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Life is too short to eat bad food! Sharing great recipes, farm life, stories and photography from our Northern California dairy farm.

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November 30, 2011

TT with Linky: Service Animals ~ Guide Dogs for the Blind Field Trip

On this soon to be Thankful Thursday, I'm thankful for the service animals that help us in our world.  Today I'm not talking about our beautiful bovines, but these adorable, intelligent pups that have a HUGE responsibility to tend to.

But first, I can safely say, planning a field trip the Monday following the Thanksgiving holiday is a win-win situation.  The kids get to roll gently back into the school routine after a few days off and we were the only field trip/tour group at Guide Dogs for the Blind....we had the place to ourselves!

Our tour began in a classroom type setting with our guide, Alex, who immediately took a liking to Paige because she reminded him of his grand daughter.  She got a little special treatment that morning.

In the classroom presentation we learned about the history of Guide Dogs for the Blind and how every guide dog trained in this facility is born on the campus.  The pups stay with their mothers for about a month then they're moved to the 'nursury' for another month.  Once a puppy reaches two months old they are delivered to  host families, mostly 4H families who live within the eight western states until they reach 14 months old.  During their time with the host family, they are handled with love and just get to be puppies.

At 14 months they are picked up by one of the many Guide Dogs for the Blind vans and brought back to the Guide Dogs campus in San Rafael, CA where they begin their three month training to become a guide dog.
Only half of the dogs that go through the training course graduate as a guide dog.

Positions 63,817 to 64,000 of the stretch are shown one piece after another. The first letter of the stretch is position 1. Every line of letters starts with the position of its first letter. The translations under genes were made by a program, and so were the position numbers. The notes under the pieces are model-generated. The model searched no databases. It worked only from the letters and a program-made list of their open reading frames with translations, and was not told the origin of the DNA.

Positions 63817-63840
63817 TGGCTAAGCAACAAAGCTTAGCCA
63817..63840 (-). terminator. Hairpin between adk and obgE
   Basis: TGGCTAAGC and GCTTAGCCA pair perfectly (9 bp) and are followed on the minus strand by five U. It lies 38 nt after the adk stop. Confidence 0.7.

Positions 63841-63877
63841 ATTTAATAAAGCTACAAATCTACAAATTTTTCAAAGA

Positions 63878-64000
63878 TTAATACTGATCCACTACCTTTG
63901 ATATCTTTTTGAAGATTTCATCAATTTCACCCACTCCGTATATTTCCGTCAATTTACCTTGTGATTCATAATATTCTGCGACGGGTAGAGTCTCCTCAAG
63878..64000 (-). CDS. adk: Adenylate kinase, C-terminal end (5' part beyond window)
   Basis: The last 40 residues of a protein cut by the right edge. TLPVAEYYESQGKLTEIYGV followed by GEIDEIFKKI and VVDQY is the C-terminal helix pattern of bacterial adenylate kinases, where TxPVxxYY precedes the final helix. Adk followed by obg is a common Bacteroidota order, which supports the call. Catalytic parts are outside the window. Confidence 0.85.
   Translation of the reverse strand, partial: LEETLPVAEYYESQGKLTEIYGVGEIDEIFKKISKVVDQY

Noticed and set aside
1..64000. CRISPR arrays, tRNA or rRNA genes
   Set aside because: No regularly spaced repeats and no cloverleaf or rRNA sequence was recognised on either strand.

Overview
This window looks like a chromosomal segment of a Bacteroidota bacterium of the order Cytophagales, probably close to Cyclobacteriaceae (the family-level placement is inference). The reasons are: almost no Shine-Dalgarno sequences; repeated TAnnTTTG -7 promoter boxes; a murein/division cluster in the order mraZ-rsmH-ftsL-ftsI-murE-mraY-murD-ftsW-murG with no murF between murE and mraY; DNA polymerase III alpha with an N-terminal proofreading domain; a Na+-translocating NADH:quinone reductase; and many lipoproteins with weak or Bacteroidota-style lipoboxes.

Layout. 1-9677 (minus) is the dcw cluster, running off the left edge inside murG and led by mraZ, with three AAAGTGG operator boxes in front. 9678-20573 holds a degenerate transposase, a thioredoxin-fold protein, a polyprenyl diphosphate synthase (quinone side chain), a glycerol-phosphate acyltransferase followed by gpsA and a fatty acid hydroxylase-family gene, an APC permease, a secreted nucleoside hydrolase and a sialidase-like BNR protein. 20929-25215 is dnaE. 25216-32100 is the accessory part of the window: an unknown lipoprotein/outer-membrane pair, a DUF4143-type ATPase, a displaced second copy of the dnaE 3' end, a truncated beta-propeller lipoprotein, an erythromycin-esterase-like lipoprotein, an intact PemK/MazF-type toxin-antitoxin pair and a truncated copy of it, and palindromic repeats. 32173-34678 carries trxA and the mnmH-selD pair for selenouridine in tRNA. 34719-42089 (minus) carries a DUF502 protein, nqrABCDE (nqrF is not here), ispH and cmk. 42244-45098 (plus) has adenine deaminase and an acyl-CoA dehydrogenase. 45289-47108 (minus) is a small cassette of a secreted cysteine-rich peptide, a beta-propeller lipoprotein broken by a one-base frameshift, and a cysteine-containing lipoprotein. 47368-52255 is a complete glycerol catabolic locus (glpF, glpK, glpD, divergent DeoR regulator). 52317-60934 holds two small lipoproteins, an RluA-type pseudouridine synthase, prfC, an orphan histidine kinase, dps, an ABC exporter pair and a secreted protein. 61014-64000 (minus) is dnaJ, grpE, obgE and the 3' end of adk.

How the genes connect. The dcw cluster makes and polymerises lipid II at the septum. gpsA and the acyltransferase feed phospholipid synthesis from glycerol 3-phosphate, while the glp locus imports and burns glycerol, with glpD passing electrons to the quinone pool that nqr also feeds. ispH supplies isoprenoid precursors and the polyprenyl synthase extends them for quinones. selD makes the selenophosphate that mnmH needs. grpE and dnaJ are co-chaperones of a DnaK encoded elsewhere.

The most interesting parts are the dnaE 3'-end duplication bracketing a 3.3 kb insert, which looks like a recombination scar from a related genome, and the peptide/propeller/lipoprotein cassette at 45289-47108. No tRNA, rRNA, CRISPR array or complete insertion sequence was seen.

There is currently a very long wait list to adopt the 'career change' dogs that don't graduate to Guide Dog status.

The guide dog campus has dorms large enough to house 28 blind people who come from all over the U.S. and Canada for their own three week training course before going home with a guide dog of their own.  All costs are paid for by Guide Dogs for the Blind.

The 2011 operating costs for Guide Dogs for the Blind were, or will be $36 million dollars....all donated money.  Amazing, right?!

In the photo below we were lucky enough to see a blind person on his first day of guide dog ownership training.  The trainer, in the red shirt, is holding a guide dog harness and pretending to be a guide dog and the trainee is learning how it feels to be guided by him.

This guide dog trainee walked right through our group without becoming distracted at all....good boy!

Alex, shows us some new born pups with their mother on the web cam.

And then we had the pleasure to meet a few pups.  SO cute.  No one is allowed to pet, or touch them other than their handlers. 

We all wanted to snuggle with these adorable pups....

In the wash room, something special happened.

This guide dog, who was being blown dry after a bath was ready to come out.....

and since he wasn't in his training harness, we were allowed to pet him....he loved it and so did we.

Pretty soon, it was time to end the tour.

Time to say bye.....

But not before we got one more unexpected puppy fix out in the parking lot.

To learn more about, volunteer, donate or find out how to get put on the 'career change' adoption wait list go to: 

Thank you for taking time out of your busy day to leave a comment. I love to hear from you! Have a fantastic day!

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TexWisGirl said...

such a wonderful organization (of humans and dogs) doing such phenomenal work!

Anonymous said...

We have a guide dog center near us here in florida. Instead of sending flowers when someone passes away we make a donation to the guide dog center, they sent the family a nice card telling them a donation was made in there love ones name.

Suz and Allan said...

Oh wow, I would have loved to be there to see this. I've always been really interested in the training of guide dogs because they are selected so early on in their life. It's just amazing to me!